By Brent Schnipke
Central to the skillset of every physician is the differential diagnosis; this is the process by which new patients are evaluated to establish the most likely diagnosis. Similarly, the first clinical year of medical school is like a differential for each student, except instead of a medical diagnosis, students are seeking to determine which specialty they will choose. This column explores this differential: experiences from each rotation by a current third year student.
Note to reader: This month’s post is going to be a little different than previous articles, as I will be offering my book review of How to Choose a Medical Specialty. I’m currently on my Surgery clerkship, and will be writing about this clerkship in December’s post, so stay tuned!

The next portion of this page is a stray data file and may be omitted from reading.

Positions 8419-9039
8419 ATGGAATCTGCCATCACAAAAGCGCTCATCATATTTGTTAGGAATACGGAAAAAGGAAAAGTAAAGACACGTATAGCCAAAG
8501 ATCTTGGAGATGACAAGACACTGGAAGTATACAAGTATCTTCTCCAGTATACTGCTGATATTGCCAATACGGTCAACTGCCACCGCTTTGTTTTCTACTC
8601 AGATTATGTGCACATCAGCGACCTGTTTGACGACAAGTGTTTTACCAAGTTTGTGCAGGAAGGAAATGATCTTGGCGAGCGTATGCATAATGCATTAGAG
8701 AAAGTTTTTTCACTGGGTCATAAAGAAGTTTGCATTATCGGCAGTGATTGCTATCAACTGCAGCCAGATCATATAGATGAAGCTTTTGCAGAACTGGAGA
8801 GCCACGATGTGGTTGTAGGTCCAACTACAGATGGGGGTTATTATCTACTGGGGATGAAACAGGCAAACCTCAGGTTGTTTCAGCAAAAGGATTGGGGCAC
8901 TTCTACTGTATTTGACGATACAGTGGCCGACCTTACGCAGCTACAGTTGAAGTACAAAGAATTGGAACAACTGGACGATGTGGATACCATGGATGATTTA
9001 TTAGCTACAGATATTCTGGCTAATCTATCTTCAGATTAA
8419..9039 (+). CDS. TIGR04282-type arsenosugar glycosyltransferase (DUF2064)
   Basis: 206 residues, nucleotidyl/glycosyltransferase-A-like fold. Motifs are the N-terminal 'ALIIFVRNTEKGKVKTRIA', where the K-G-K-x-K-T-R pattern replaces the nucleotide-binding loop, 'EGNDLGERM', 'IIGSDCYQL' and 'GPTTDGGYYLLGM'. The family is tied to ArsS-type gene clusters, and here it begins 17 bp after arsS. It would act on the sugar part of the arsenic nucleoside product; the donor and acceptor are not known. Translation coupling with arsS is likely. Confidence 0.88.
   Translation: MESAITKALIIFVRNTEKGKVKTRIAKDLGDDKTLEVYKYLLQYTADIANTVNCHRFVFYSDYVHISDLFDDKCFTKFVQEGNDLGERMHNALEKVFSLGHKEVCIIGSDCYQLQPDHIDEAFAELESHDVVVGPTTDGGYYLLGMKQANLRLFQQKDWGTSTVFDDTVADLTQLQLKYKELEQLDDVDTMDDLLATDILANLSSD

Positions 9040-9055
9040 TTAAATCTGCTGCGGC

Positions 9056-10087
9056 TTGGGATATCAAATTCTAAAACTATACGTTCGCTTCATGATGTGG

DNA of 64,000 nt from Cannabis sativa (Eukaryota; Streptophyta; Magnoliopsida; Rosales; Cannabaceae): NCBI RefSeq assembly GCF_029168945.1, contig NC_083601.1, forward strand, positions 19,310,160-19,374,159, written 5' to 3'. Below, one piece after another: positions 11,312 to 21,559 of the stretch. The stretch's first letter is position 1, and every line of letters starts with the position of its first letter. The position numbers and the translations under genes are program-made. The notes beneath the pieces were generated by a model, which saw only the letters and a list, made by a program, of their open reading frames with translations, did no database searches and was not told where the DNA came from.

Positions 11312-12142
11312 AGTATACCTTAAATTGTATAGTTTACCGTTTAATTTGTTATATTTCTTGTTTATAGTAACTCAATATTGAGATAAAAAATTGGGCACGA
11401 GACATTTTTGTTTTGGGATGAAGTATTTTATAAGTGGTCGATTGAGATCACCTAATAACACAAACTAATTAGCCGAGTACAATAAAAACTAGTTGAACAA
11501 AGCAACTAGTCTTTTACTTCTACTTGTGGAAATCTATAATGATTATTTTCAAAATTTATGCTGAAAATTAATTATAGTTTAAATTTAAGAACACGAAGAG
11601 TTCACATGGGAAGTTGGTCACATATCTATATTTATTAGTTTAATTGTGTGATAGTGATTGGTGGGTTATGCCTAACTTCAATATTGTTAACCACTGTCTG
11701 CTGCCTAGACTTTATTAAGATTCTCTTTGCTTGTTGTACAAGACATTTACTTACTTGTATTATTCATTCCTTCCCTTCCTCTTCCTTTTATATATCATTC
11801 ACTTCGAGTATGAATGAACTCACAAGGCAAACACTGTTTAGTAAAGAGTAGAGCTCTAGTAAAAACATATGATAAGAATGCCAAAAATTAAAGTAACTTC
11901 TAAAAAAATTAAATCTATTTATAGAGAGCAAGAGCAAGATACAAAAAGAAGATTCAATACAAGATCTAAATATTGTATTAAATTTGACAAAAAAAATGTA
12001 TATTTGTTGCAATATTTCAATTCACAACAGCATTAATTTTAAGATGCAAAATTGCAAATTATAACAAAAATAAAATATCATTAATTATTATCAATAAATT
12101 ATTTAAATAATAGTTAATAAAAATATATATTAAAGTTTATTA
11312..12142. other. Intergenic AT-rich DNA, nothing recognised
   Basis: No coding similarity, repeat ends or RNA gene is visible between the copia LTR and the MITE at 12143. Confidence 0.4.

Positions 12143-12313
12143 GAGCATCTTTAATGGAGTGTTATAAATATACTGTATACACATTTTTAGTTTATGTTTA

In addition to providing snapshots of my clerkship experiences and a summary of each specialty rotation, this column is also about the process of choosing a medical specialty. After all, this is a major component of the third year of medical school for many students. Although learning the fundamentals of each specialty is essential, the exploration of different paths with the intention to eventually choose one is centrally important for third-year students. The first two years of medical school are generally pre-clinical (mostly classroom work), and applications for residency spots are submitted early in fourth year; therefore, third year is the main opportunity for students to explore fields that might be interesting to them, and to get exposure to many fields. This is the idea behind the title of this column, and one of my purposes in writing it has been to explore this dynamic and to share with other students some of my observations about each specialty, which may help some to make their own choice.